Central bank has projected a drastic increase in inflation by the end of this year as the turbulent global economic situation appears to take its toll on the Rwandan economy.
The bank’s Governor, Claver Gatete, expects to contain inflation in single digits by the end of the year.
The bank’s forecasts suggest inflation rate prices will hover between 8.1 per cent and 8.7 per cent by December 2011 up from 7.5 per cent in August, which threatens to slow down the country’s GDP growth.
In December 2010, Rwanda’s annual inflation rate stood at 0.23 per cent before rising to 4.11 per cent in March 2011 and 7.52 per cent in August. However, Rwanda has the lowest inflation rate in the region compared to Uganda which stood at 21.4 per cent in August, Kenya, at 16.7 per cent and Tanzania at 14.1 per cent.
“Current debt crisis in EU and US may have a negative impact on the Rwandan economy like in other African countries through multiple channels, including external trade, capital flows, remittances, tourism and foreign aid,” Gatete said.
The Governor notes that this has been worsened by risks of higher imported inflation that rose from 8.65 per cent in June this year to 10.36 per cent August brought about by dependence on imported goods.
Rwanda’s import bill stood at Rwf9 billion in the period under review compared to Rwf5 billion of exports.
Clifford Sacks, the Executive Officer for Africa Renaissance Group, is optimistic that the global slowdown will have a great impact in great economies but less affect on African economies due to potential investment opportunities on the continent.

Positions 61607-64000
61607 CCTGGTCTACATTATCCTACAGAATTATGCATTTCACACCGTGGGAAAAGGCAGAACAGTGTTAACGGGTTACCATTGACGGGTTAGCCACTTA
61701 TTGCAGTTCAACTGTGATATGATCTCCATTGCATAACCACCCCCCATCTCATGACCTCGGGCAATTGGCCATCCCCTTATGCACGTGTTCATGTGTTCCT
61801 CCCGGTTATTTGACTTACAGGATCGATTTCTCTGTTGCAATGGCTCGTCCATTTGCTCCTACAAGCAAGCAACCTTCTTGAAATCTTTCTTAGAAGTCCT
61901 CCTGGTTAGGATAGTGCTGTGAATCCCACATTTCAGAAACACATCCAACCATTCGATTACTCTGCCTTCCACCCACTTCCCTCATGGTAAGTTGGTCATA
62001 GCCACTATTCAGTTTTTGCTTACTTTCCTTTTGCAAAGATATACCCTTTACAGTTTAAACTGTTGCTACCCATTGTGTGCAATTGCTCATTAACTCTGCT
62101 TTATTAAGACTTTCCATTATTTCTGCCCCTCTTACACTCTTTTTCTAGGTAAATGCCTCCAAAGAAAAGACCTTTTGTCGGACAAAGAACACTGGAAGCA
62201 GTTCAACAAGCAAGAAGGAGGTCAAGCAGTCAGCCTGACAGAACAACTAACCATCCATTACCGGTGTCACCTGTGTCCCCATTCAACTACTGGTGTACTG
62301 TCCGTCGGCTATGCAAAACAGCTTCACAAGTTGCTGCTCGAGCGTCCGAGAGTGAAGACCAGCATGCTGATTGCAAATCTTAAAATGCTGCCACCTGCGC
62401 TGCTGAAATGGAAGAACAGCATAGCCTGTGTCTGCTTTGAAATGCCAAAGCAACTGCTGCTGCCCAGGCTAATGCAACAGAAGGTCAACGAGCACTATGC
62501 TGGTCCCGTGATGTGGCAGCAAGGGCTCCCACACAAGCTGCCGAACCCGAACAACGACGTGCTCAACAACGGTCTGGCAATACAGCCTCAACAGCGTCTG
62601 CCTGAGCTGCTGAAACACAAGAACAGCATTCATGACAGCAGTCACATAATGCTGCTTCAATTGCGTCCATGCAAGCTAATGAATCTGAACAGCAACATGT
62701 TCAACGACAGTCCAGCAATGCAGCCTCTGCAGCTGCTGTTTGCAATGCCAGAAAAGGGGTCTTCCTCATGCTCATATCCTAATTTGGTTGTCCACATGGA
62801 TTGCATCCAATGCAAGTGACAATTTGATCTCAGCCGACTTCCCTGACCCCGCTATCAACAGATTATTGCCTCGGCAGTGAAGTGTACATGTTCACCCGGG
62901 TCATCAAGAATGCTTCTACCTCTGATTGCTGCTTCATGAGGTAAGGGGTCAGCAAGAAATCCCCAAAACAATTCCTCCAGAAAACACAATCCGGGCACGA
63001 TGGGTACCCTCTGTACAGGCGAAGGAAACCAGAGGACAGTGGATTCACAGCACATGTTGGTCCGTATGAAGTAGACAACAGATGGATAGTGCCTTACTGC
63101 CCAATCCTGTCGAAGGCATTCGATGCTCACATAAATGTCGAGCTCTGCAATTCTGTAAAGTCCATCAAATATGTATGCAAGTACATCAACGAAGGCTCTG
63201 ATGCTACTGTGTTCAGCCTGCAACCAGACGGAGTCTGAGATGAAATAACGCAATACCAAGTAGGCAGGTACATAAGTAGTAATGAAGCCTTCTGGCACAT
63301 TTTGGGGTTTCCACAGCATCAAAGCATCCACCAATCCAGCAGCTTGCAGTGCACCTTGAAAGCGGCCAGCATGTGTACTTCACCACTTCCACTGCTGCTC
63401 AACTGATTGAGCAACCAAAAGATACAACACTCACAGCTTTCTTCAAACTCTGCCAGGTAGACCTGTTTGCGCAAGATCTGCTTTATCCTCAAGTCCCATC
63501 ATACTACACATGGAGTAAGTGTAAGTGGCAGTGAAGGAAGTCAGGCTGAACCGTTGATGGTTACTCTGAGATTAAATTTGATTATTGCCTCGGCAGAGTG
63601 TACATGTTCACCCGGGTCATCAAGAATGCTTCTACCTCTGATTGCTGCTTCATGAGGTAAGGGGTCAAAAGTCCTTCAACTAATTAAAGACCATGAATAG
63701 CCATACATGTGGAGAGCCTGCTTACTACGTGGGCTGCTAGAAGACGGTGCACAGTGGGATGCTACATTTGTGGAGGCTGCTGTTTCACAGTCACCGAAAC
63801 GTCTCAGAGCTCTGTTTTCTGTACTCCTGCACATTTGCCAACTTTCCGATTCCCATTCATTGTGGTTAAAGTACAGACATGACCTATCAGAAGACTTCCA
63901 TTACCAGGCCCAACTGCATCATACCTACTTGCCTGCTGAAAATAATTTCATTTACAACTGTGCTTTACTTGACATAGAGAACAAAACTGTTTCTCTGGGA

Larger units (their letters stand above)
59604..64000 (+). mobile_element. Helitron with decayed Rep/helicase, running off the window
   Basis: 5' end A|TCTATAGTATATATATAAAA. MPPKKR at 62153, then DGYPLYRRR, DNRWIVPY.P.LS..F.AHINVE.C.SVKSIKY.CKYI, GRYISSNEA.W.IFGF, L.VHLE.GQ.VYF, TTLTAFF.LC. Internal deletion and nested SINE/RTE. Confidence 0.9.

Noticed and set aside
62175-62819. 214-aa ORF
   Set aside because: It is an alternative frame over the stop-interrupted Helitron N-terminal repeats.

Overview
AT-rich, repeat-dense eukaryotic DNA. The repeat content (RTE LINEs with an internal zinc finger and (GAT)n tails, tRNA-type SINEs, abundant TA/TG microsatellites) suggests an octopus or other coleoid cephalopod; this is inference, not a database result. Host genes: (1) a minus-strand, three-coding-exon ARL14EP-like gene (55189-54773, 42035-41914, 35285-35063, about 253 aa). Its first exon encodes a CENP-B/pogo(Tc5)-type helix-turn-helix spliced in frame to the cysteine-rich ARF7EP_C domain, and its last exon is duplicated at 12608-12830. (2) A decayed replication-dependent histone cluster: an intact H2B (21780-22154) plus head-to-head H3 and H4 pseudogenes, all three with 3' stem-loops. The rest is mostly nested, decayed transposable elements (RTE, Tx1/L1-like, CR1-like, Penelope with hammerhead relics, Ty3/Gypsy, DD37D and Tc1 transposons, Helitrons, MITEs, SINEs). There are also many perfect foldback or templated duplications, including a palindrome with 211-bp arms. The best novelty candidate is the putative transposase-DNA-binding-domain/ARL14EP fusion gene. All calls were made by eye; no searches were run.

“There will be less money but that money will be going to fewer economies like Africa because this is where investment opportunities are,” he said during the regional East African Investment conference held in Kigali yesterday. The conference organised by Renaissance, a world investment group, is aimed at bridging investors and companies in East Africa in capital markets investments.
Charles Robertson, the Global Chief Economist and Head of Macro-Strategy at Renaissance Group notes that there are expectations that Africa woul benefit more than ever in these years despite constant shocks as its debt is amongst the lowest in the world.
“The workforce is better educated than ever, the cost advantage has improved and technology allows countries to leapfrog investment.”
Sacks noted that Renaissance is investing in building cities across the continent to contain the projected growing population in Africa that is expected to increase by 500 million in 2050 adding that the process to build a satellite city in Rwanda are under way.
He also noted that Rwanda is yet to attract more investments than the counterparts in the region due to its improvement in technology, cleanliness and business reforms that increase the investor confidence.
Adeniyi Ojo, chief Finance Officer at SONARWA, said that Renaissance’s initiatives will help Rwandan Companies to float shares on the capital markets for the public to increase their operational capital.
“We can grow our economy as a country if we ask the public to invest in shares because it is a long term investment and this is a good opportunity for the region”, he said
He added that Renaissance Group will increase on investment in the capital markets by attracting investors to the country’s growing sector.